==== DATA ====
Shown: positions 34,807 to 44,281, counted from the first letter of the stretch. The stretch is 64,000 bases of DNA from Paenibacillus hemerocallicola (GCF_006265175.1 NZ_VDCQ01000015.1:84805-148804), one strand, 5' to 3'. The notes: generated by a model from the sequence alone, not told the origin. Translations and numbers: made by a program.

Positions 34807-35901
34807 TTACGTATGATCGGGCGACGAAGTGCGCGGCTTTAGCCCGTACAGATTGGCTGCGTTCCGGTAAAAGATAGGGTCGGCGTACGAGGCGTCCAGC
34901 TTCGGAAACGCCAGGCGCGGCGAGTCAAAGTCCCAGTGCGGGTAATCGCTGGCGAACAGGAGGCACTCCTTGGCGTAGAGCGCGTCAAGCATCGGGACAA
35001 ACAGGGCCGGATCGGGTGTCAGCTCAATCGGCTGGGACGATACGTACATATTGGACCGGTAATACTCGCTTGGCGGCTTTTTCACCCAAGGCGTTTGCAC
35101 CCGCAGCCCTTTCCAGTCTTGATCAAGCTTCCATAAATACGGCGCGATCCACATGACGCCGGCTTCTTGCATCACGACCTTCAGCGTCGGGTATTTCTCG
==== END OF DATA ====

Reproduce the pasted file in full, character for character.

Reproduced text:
Shown: positions 34,807 to 44,281, counted from the first letter of the stretch. The stretch is 64,000 bases of DNA from Paenibacillus hemerocallicola (GCF_006265175.1 NZ_VDCQ01000015.1:84805-148804), one strand, 5' to 3'. The notes: generated by a model from the sequence alone, not told the origin. Translations and numbers: made by a program.

Positions 34807-35901
34807 TTACGTATGATCGGGCGACGAAGTGCGCGGCTTTAGCCCGTACAGATTGGCTGCGTTCCGGTAAAAGATAGGGTCGGCGTACGAGGCGTCCAGC
34901 TTCGGAAACGCCAGGCGCGGCGAGTCAAAGTCCCAGTGCGGGTAATCGCTGGCGAACAGGAGGCACTCCTTGGCGTAGAGCGCGTCAAGCATCGGGACAA
35001 ACAGGGCCGGATCGGGTGTCAGCTCAATCGGCTGGGACGATACGTACATATTGGACCGGTAATACTCGCTTGGCGGCTTTTTCACCCAAGGCGTTTGCAC
35101 CCGCAGCCCTTTCCAGTCTTGATCAAGCTTCCATAAATACGGCGCGATCCACATGACGCCGGCTTCTTGCATCACGACCTTCAGCGTCGGGTATTTCTCG